The film is most consistent when it comes to overall clarity. Yes, there's some occasional softness, but most of the time the picture is nicely resolved, allowing us to see all the intricacies of the costume work and set design. Close-ups display plenty of fine detail, from the texture of D'Artagnan's skin to the roughly hewn surface of the iron mask. Grain is apparent in the image, but there are times when textures soften and faces take on a slightly waxy look, suggesting the use of DNR. That said, no one has gone overboard with the noise reduction, and the picture still looks appropriately filmic. As for compression, the film fits with plenty of room on a 50 GB disc, and aside from sporadic noise during the darker scenes, I didn't spot any other artifacts or anomalies. (Although there were two or three instances where I noticed some minor telecine wobble.) My biggest qualm here is with the color reproduction, though the overexposure looks as if it happened in-camera and not during post-production color tweaking.
The Man in the Iron Mask Blu-ray, Audio Quality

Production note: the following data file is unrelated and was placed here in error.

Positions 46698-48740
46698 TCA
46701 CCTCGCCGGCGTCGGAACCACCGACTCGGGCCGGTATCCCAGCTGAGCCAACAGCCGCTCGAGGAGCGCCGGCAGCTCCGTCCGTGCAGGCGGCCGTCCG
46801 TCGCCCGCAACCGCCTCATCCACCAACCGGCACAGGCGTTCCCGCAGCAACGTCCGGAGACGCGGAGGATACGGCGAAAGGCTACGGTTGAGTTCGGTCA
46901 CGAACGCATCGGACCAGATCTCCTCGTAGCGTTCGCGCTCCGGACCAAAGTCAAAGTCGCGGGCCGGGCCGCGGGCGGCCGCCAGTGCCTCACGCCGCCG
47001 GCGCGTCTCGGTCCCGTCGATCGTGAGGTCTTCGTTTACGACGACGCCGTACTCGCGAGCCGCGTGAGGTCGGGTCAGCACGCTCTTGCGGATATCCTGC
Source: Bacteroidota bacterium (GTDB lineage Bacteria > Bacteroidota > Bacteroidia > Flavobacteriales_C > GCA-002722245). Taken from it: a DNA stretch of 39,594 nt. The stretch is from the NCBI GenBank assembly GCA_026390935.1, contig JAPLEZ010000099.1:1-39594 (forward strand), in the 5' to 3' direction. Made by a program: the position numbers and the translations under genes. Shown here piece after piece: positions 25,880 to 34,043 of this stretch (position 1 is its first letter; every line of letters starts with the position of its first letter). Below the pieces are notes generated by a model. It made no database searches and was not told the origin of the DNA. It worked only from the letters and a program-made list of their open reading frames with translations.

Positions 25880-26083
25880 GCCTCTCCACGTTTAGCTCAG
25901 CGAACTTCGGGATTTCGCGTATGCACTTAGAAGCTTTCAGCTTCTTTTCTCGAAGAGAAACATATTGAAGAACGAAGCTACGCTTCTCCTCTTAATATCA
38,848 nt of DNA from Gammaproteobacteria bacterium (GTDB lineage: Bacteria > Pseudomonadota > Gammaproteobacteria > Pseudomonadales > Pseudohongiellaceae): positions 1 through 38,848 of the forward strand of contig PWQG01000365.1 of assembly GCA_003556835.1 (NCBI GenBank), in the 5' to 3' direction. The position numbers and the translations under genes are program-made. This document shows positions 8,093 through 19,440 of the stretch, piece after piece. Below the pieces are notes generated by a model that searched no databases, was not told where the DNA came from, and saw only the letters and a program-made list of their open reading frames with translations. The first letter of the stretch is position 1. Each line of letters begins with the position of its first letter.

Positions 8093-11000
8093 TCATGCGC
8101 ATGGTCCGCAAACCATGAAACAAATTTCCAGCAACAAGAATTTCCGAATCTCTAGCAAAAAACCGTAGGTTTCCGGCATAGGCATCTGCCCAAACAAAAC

The Man in the Iron Mask swashbuckles onto Blu-ray with a strong but somewhat graceless DTS-HD Master Audio 5.1 surround track. Dynamics are tight and punchy, with nice low-end rumble during some of the explosive action moments and razor-sharp clarity in more delicate sounds, like the metal-on-metal schwing of a sword being unsheathed. The strings in Nick Glennie-Smith's score are rich and sweeping, and the music in general carries more than enough heft, blasting with spread and detail from the front speakers as well as being bled into the rears to fill out the sound space. The gracelessness that I mentioned above, however, has to do with the other ways that the surround channels are utilized. You'll hear plenty of activity throughout the film—cannons blasting, volleys of gunfire pinging between speakers, a blade flipping end over end, etc.—but many of the cross-channel effects feel heavy-handed, standing out awkwardly from the surrounding sounds. Much more effective are the ambient noises—a babbling stream, sprinklers on the palace lawn, the jeers of Parisian peasants—which don't exactly create a convincing audio world, but do add to the experience. Dialogue throughout is clean, clear, and easily discernable, and everything is balanced quite well, so that no volume boosting or diminishing is required.